124 F3d 394 Efco Corporation v. Uw Marx Inc

124 F.3d 394

EFCO CORPORATION, Plaintiff-Appellant,
U.W. MARX, INC., Defendant-Cross-Defendant-Cross-Claimant-Appellee,
Patriot Door & Window, Inc., Defendant-Cross-Defendant-Appellee,
Joseph Francese, Inc.,

No. 1652, Docket 96-9473.

United States Court of Appeals,
Second Circuit.

Argued May 22, 1997.
Decided Sept. 3, 1997.

Allan C. Samuels and Kenneth D. Greenwald, New York City, for Appellant EFCO Corporation.

Suzanne H. Charles, Clifton Park, NY, for Appellee U.W. Marx Inc.

Chris S. Dodig, Donovan & O'Connor, Adams, MA, for Appellee Joseph Francese, Inc.

Before: WALKER, McLAUGHLIN, PARKER, Circuit Judges.

McLAUGHLIN, Circuit Judge:


view counter

In July 1991, Joseph Francese, Inc. ("Francese") became the general contractor of a construction project at an elementary school in Troy, New York. Francese subcontracted with Patriot Door & Window, Inc. ("Patriot") to put in windows at the school. Around the same time, U.W. Marx ("Marx") was the general contractor for a similar construction project at an elementary school in New Paltz, New York. Marx also subcontracted with Patriot to put in windows at the New Paltz site.


In June 1991, EFCO Corporation contracted with Patriot to supply the necessary windows to Patriot to use on both projects. Because Patriot was installing windows at both sites and EFCO was supplying the windows for both, confusion arose as to who was paying for what at each project. In mid-January 1992, EFCO got a check for $90,462.09 from Patriot; a note on the check indicated that it was in payment for EFCO's windows on the Troy project (Francese). The check bounced.


A few days later, EFCO's people spoke with representatives of Patriot and Marx (New Paltz)--but, notably, not Francese. Patriot explained that a second check was on the way, and Marx now told EFCO that the check was in payment for EFCO's work on the New Paltz project, not the Troy project. There was no note on this check. Relying on Marx's representations and apparently failing to compare the amount of the check with its own invoices, EFCO accepted the check as a payment on the New Paltz account (Marx).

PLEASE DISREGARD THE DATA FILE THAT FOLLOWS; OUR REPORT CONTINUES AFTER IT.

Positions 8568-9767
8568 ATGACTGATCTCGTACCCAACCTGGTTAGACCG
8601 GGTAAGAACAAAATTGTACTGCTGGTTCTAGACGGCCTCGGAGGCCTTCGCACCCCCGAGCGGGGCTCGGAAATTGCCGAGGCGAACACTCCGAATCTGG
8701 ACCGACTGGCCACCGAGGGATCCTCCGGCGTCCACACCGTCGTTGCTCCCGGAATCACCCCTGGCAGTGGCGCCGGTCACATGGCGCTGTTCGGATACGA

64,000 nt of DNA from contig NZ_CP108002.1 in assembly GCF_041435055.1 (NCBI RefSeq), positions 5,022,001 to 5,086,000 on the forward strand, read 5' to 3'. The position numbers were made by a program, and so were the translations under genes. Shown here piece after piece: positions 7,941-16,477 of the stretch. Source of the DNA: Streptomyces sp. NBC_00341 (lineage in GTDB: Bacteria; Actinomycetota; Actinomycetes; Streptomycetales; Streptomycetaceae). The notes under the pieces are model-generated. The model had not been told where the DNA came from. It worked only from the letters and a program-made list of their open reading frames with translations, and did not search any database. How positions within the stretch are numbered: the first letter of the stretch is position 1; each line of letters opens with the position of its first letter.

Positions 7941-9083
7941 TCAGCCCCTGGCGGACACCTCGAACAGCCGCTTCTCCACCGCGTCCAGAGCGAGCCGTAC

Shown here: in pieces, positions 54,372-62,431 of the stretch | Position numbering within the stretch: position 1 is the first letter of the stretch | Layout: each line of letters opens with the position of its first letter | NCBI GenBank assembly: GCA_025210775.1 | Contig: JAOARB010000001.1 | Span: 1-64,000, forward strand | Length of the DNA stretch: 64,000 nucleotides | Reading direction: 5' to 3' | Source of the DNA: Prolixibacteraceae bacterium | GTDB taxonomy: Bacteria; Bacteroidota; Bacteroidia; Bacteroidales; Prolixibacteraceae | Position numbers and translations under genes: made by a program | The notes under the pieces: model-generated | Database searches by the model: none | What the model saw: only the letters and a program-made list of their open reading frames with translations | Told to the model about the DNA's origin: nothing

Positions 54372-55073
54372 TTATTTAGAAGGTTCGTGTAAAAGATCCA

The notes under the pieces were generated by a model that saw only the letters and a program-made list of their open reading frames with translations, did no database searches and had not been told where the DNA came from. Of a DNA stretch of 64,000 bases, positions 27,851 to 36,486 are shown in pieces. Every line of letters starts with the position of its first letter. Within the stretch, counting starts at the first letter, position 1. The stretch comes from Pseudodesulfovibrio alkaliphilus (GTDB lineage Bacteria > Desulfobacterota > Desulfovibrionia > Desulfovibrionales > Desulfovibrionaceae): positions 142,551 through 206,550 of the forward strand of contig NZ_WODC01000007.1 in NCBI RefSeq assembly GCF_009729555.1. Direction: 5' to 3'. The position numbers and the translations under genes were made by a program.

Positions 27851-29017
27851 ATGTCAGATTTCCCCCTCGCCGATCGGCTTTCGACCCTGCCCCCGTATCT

Confusion and controversy reigned. In September 1992, EFCO entered into a full release ("the release") with Marx, upon the understanding that Patriot owed EFCO $17,884.71 for the work on the New Paltz project. In exchange for Marx's payment to EFCO of the $17,884.71, the release stipulated that EFCO discharged Marx from any further liability stemming from the New Paltz project and that EFCO would not file any mechanic's lien against the New Paltz property. Much later, Patriot claimed that Marx had been mistaken and that the $90,462.09 check had actually been issued for work on the Troy project, and that Patriot owed much more than $17,884.71 on the New Paltz project.


Ultimately, EFCO supplied windows and other materials worth approximately $260,000 for both projects. Patriot paid EFCO less than half that amount, and neither Marx nor Francese paid the full amount it owed Patriot, their common subcontractor. Apparently bound by the terms of the release, EFCO filed a mechanic's lien in August 1992, but only against the property at the Troy school (Francese), and not the New Paltz school (Marx).


In February 1993, EFCO sued Patriot, Francese and some other defendants in New York State court to foreclose on the lien in satisfaction of $194,809.32 it claimed it was owed. See EFCO Corp. v. Patriot Door & Window, Inc., No. 1634/93 (N.Y.Sup.Ct. Feb. 11, 1993). EFCO did not sue Marx.


When Francese and other defendants moved for summary judgment, EFCO cross-moved to amend its complaint to add claims of unjust enrichment and quantum meruit against Francese. The court denied the cross-motion because EFCO failed to attach the appropriate supporting affidavit. The court then granted Francese's motion for summary judgment on the ground that EFCO failed to file suit to foreclose the lien within the six-month limitations period set forth in section 18 of New York's Lien Law. See N.Y. Lien Law § 18 (McKinney 1993).

view counter